Before my pregnancy with Zy I was running a drama program that included several young adults with disabilities. When I was pregnant with Zy I handed this class over to a friend and colleague. That person has recently been unable to teach, so I have stepped in again, temporarily. As well as the 15 students I know well from the "early days", there are 4 students whom I had not met before. Three of these students require additional support so as to fully participate in class, and that support is provided by someone from a disability service.
Last week, I noticed one of these students displaying slightly inappropriate (sexualised) behaviours towards her support person. This week, the behaviours has escalated to the point where they were impacting upon the class. I spoke with the student and her support person, and to cut a very long story short - the support person had no training as to how to respond to inappropriate behaviours, the student had no sexuality education as to what is and isn't appropriate and the service did not want to know about it. It seemed that the more I tried to talk to the service, the less receptive they were to listening.
I was disheartened by my experience with this service, but surely not all disability service providers in my area are so ignorant when it comes to sexuality education? I called a few other services to ask about their sexuality education programs and/or policies. Not one of them acknowledged sexuality education as something they provide to their clients or staff. Some even laughed at the suggestion that this kind of education is important.
Sexuality education for people with disabilities is something that I used to facilitate (as my job) on a very regular basis, and only stopped because of time constraints. I am utterly devastated that something of such value and importance seems now to be all but non existent. I know used to feel frustrated at the lack of knowledge and understanding service providers, parents and carers had around what sexuality education is and why it is so important - but it was balanced out by the feeling of empowerment I would get from being able to share this information with people.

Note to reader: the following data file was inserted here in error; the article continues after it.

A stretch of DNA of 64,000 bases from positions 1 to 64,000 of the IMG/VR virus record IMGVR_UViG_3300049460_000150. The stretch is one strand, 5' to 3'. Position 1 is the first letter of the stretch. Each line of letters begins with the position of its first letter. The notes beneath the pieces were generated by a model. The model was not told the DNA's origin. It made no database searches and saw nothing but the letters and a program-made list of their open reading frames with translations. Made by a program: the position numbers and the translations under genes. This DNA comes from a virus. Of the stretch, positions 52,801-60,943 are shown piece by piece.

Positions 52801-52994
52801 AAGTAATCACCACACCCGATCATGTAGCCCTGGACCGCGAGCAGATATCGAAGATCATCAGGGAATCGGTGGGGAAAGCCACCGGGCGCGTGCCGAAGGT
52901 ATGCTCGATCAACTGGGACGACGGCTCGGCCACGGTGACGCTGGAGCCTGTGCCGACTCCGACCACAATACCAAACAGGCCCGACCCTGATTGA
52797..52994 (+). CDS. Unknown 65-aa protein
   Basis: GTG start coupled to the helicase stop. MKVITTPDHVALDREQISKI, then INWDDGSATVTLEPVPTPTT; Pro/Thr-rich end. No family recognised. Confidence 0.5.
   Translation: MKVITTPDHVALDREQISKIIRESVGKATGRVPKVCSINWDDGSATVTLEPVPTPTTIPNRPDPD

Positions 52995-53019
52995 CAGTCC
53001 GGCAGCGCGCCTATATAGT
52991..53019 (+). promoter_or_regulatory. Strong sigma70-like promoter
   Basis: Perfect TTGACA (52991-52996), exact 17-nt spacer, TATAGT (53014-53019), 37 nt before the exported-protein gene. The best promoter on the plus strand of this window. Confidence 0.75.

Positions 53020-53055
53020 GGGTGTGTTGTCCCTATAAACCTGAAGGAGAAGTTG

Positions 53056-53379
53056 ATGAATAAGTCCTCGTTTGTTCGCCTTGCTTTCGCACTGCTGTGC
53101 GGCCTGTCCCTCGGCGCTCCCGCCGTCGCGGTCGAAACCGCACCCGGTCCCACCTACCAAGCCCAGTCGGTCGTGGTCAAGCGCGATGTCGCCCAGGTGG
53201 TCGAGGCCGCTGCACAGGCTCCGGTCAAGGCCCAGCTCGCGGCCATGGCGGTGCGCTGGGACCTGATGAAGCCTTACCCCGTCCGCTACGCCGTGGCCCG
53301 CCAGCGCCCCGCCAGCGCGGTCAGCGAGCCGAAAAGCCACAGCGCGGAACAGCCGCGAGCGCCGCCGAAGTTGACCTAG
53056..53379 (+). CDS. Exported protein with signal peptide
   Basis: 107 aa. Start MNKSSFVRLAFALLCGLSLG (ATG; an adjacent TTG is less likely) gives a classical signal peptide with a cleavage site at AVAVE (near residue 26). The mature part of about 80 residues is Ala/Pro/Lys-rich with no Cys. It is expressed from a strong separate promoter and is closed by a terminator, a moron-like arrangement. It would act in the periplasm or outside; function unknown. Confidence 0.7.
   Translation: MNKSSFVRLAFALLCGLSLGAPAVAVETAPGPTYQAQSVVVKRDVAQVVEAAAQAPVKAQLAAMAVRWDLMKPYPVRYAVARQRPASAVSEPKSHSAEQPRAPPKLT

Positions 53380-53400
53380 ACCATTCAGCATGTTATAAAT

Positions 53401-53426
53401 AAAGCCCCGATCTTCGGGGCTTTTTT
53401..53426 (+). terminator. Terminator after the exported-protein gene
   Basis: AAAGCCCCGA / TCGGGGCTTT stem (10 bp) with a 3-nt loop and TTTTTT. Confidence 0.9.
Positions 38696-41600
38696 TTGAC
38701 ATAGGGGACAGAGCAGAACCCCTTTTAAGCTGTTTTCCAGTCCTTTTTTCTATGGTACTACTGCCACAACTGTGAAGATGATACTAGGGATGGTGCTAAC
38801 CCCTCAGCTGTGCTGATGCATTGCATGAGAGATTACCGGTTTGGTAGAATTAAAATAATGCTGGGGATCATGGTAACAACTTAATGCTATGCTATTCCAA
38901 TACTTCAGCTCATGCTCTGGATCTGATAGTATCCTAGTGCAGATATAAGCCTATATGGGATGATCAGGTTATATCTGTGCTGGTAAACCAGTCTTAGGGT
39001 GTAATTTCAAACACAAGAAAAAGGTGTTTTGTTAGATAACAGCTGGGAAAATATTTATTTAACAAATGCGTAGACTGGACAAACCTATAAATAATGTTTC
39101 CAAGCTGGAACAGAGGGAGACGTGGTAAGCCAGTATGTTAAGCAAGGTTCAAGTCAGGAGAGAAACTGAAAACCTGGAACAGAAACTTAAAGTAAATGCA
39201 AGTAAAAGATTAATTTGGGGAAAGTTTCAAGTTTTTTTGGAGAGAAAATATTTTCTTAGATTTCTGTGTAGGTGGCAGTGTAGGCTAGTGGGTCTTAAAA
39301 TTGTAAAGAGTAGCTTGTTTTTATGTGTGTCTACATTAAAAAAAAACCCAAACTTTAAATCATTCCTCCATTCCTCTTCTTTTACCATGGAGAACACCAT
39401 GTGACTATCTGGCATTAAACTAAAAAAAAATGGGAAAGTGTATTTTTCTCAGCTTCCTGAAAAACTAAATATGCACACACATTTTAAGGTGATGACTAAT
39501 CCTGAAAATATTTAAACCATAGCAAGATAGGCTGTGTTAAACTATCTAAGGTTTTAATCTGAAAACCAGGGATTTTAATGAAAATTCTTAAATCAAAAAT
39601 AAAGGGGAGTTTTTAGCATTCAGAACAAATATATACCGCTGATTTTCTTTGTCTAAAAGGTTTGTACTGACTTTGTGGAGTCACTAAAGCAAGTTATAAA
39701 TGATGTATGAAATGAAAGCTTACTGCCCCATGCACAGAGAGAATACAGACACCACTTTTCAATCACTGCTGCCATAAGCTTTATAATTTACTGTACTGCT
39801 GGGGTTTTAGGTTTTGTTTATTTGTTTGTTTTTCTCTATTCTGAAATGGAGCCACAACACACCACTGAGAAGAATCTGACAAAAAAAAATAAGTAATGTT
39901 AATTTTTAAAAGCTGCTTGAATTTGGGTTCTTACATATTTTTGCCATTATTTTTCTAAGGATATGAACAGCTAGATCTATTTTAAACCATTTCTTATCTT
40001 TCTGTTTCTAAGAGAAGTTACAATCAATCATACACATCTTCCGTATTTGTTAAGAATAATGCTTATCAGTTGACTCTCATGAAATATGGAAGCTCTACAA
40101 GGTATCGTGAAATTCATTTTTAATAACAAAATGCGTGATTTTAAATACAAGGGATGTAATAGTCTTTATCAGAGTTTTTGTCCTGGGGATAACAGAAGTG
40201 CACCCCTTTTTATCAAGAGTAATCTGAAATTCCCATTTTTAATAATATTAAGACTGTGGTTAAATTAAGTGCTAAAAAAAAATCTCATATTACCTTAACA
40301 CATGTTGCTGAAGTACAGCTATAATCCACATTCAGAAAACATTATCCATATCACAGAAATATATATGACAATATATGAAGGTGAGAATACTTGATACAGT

Now I just feel frustrated.
And I don't get it.
I really do not understand how people can be so ignorant and unwilling to change.
Did you know that 83% of women with a disability will be sexually assaulted in their life time?
Eighty. Three. Percent.
That's more than eight in ten.
I do not understand how people can hear that statistic and not be so disgusted and so outraged that they take action.
I do not understand how people in human services, who's job it is to support and advocate for people, can hear that statistic and not even acknowledge that something has to be done.
So I am in a bad mood, and everything that is wrong with this picture is running around and around in my head.
I feel overwhelmed and dis-empowered and frustrated and angry.
And I have nothing else to offer yet.
When I can turn my thoughts around and find something other than what is wrong with this situation, I'll be sure to post that as well.
But for now, I am in a bad mood.